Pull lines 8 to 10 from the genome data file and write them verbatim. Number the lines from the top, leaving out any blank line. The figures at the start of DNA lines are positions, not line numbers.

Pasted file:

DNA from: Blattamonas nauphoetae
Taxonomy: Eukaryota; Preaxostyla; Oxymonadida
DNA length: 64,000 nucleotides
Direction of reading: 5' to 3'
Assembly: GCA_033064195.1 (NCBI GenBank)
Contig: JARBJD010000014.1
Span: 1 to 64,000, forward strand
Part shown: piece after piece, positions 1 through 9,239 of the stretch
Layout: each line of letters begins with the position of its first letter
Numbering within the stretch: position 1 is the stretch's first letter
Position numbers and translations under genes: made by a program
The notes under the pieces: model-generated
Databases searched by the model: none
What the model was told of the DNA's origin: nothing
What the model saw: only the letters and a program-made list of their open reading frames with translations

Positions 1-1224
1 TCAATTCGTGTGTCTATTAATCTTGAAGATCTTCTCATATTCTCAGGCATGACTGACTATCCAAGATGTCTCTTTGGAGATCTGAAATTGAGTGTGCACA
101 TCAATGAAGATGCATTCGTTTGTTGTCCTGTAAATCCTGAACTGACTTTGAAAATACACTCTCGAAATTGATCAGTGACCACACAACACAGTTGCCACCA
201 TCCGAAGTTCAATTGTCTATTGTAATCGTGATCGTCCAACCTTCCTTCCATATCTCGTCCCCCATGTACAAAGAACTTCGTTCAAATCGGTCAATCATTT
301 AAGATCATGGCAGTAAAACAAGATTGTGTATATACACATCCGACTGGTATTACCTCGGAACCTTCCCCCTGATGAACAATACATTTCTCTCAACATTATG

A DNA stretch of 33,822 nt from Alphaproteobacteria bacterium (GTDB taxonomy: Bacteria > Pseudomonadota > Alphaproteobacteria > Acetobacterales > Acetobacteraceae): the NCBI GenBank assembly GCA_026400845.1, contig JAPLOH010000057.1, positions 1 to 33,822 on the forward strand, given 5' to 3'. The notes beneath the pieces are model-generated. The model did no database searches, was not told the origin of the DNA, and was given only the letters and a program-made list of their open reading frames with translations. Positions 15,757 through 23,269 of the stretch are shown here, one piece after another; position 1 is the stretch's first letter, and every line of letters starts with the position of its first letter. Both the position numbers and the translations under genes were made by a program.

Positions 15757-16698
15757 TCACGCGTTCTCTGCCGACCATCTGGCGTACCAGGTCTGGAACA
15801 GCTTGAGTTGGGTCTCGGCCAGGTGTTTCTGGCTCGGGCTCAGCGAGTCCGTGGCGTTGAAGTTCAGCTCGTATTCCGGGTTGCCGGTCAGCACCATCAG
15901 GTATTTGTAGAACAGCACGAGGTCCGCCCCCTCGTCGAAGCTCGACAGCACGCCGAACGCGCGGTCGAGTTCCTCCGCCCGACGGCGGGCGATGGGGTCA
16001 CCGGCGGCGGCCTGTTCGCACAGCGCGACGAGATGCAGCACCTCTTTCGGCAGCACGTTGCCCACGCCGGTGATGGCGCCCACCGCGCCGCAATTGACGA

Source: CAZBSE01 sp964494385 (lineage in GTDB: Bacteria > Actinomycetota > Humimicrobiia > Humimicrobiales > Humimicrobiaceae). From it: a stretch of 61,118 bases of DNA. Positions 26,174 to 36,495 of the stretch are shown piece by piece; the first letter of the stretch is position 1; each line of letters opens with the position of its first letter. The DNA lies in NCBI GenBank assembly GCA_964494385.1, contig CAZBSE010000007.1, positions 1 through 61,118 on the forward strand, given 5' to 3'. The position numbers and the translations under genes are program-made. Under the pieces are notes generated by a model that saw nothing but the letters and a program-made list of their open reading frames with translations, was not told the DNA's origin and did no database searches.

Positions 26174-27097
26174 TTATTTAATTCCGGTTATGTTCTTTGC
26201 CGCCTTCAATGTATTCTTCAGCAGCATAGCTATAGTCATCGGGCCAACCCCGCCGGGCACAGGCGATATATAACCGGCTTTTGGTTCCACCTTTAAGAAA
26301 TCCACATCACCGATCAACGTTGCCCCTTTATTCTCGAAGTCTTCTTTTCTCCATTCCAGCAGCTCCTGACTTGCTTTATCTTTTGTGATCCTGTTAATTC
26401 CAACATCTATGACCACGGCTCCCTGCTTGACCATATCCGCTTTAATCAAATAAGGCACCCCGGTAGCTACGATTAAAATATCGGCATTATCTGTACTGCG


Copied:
Part shown: piece after piece, positions 1 through 9,239 of the stretch
Layout: each line of letters begins with the position of its first letter
Numbering within the stretch: position 1 is the stretch's first letter